It is true that “ ‘a statute can constitutionally bar a person from practicing a lawful profession only for reasons related to his fitness or competence to practice that profession.’ ” (Arneson v. Fox (1980) 28 Cal.3d 440, 448 (Arneson ).) To comport with due process, “ ‘standards for excluding a persons from engaging in [a profession] must bear some reasonable relation to their qualifications to engage in those activities.’ ” (Ibid., italics added.) The “substantially related” standard of section 490 was initially adopted due to concerns that some statutes allowed professional discipline to be based on amorphous standards of “good moral character” or “moral turpitude,” which were not necessarily related to professional qualifications. (See Petropoulos v. Department of Real Estate (2006) 142 Cal.App.4th 554, 562–564 (Petropoulos ).)3 That standard is sufficient to satisfy due process (Arneson at p. 448), but it does not follow that the “substantial relationship” must be independently proven where the Legislature has properly determined that certain types of convictions are related to a licensee’s professional qualifications. The Legislature may define a conviction involving the use of alcohol as unprofessional conduct by a medical professional without running afoul of the due process clause. (Griffiths, supra, 96 Cal.App.4th at p. 774, 776–777.) It has done so in this case under section 2762, subdivision (c), and no further finding under section 490, subdivision (b) is required.
In any event, section 490, subdivision (b), applies only to disciplinary actions that are based on a criminal conviction. Sulla was also found to have committed unprofessional conduct under section 2762, subdivision (b), based on his use of alcohol in a manner dangerous to himself or others, conduct which bears a sufficient nexus to the qualifications of a nurse for the statute to withstand constitutional scrutiny and to which section 490 does not on its face apply. (See Watson, supra, 176 Cal.App.4th at pp. 1418–1423.)
Sulla suggests that if we divorce section 2762 from the “substantially related” requirement of section 490, absurd consequences will follow. He posits that the Board would be empowered to revoke the license of a nurse based solely on a conviction for public intoxication (Pen.Code, § 647, subd. (f)), drinking while a passenger in a motor vehicle (Veh.Code, § 23221, subd. (b)) or having an open container of alcohol in a vehicle (Veh.Code, § 23223, subds. (a) & (b)), all minor offenses that would typically bear no relationship to a nurse’s professional qualifications.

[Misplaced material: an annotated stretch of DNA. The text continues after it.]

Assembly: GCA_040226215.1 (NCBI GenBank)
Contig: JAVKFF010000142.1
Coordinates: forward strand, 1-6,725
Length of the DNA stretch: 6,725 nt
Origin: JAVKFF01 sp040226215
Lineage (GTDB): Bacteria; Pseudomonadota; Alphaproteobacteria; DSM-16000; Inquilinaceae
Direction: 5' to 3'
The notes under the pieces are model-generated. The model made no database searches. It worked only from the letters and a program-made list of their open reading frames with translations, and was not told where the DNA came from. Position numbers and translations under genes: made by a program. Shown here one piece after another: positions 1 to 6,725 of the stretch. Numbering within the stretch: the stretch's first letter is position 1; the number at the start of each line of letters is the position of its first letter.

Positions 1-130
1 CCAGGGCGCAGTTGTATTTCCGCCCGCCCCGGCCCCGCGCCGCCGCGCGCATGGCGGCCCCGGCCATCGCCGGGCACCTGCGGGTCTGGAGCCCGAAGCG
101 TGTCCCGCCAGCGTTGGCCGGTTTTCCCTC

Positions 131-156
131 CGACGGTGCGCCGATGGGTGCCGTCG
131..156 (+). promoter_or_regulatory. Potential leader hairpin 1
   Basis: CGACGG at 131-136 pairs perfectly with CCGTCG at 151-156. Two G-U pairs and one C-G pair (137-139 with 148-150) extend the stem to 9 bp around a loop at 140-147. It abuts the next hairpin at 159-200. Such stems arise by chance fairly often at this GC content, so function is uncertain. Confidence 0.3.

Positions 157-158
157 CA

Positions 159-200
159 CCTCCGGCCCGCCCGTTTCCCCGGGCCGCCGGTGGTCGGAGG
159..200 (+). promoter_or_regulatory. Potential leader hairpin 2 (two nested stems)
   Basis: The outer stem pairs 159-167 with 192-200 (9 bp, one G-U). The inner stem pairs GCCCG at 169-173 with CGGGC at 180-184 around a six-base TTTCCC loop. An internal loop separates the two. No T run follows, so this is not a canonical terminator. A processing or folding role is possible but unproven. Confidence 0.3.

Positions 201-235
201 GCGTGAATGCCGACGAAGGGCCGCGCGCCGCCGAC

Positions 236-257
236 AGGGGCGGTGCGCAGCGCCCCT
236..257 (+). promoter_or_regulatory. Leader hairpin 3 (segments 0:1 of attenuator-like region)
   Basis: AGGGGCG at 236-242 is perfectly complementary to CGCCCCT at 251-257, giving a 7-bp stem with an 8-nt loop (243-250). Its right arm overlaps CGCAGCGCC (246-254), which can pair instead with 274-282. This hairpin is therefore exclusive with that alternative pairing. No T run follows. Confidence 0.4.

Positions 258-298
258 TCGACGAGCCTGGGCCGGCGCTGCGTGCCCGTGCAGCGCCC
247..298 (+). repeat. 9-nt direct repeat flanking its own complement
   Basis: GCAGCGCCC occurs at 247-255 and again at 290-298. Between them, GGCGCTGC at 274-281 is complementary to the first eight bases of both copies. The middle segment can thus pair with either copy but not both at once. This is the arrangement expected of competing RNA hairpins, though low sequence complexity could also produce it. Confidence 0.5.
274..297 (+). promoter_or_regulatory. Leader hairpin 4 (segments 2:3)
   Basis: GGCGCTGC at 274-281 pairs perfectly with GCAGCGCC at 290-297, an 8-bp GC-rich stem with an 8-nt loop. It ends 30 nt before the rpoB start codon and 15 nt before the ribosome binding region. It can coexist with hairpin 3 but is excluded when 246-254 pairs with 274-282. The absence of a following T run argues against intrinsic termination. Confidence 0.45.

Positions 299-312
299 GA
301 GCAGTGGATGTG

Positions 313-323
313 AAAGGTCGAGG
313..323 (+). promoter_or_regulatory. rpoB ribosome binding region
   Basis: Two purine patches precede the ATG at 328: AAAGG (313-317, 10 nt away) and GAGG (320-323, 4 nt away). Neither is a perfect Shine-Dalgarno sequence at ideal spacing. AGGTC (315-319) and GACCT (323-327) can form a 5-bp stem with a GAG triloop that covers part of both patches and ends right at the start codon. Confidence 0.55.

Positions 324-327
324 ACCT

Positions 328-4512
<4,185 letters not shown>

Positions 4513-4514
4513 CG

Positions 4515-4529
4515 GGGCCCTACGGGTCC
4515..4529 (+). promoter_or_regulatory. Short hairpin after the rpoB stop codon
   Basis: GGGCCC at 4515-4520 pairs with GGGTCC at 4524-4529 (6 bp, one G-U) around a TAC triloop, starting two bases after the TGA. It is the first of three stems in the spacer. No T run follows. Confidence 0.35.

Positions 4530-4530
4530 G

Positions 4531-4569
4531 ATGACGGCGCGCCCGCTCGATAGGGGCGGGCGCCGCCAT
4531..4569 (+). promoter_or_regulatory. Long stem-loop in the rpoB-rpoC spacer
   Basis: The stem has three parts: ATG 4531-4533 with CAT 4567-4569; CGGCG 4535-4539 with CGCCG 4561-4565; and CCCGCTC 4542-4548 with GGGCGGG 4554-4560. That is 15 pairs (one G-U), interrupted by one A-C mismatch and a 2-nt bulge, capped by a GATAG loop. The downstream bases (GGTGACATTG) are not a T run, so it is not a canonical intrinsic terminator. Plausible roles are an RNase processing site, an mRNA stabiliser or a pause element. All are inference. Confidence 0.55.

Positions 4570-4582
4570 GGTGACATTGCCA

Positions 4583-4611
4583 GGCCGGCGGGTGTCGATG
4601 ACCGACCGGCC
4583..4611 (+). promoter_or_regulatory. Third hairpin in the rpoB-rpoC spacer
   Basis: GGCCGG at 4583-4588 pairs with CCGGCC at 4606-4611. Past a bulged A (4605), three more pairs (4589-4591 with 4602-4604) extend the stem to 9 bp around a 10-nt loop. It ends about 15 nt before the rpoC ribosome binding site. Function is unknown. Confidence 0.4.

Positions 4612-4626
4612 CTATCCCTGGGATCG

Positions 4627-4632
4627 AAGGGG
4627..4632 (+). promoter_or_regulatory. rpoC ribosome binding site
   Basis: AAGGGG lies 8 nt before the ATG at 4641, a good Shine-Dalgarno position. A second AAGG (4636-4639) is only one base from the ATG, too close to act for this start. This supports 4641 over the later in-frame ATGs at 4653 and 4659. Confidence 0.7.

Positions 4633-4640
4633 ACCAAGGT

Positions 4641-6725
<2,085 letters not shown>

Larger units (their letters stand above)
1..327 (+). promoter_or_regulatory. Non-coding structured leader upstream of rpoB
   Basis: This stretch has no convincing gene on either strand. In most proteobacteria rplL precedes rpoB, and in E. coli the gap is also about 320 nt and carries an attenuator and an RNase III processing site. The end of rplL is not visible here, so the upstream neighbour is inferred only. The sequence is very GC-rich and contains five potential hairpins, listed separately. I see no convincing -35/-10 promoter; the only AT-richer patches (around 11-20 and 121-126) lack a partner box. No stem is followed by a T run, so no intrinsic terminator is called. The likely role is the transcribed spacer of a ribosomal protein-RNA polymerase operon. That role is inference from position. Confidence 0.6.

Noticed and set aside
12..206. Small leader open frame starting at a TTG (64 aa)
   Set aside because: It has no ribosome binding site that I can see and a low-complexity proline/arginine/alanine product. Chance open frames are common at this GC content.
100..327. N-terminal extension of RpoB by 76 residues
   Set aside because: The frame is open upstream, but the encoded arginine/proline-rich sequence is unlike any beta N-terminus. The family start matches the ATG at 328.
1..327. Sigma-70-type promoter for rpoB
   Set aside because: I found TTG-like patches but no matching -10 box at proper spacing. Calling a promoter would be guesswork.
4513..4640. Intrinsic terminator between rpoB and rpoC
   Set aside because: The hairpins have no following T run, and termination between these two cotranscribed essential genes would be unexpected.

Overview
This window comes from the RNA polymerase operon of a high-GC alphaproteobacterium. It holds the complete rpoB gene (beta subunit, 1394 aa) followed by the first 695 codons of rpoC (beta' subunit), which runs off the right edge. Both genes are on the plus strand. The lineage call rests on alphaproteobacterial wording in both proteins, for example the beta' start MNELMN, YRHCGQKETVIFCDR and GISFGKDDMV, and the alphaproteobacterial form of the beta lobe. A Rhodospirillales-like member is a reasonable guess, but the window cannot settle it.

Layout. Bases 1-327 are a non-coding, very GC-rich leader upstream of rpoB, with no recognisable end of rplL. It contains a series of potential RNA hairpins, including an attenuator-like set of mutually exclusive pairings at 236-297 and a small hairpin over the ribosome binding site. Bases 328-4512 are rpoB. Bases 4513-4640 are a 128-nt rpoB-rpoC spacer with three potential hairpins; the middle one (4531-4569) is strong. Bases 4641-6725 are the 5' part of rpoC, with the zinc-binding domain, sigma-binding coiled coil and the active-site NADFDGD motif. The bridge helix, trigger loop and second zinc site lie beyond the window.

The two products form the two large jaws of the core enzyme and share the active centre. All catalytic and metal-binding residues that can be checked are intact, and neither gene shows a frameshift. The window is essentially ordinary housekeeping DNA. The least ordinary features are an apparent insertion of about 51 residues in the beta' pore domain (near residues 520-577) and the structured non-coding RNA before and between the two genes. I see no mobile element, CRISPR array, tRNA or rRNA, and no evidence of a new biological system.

It bears emphasizing that the Board’s authority to take disciplinary action against a licensed nurse derives from the state’s inherent power to regulate the use of property to preserve public health, morals, comfort, order and safety. (Griffiths, supra, 96 Cal.App.4th at pp. 768–769, 117 Cal.Rptr.2d 445.) “Administrative proceedings to revoke, suspend, or impose discipline on a professional license are noncriminal and nonpenal; they are not intended to punish the licensee, but rather to protect the public.” (Id. at p. 768.) It is undoubtedly true that not every conviction involving alcohol warrants the suspension or revocation of a professional license; however, such a conviction may “reflect a personal problem involving alcohol consumption [citation], and it is not necessary to postpone the imposition of discipline until that personal problem affects the [professional] practice.” (Id. at p. 779.) We are not here concerned with the reasonableness of the discipline imposed by the Board, which Sulla did not challenge in the writ proceeding below. The question is whether the *1207 Legislature violated the Constitution by granting the Board the power to assert jurisdiction over one of its licensees based on an alcohol-related conviction or the use of alcohol in a dangerous manner. It did not.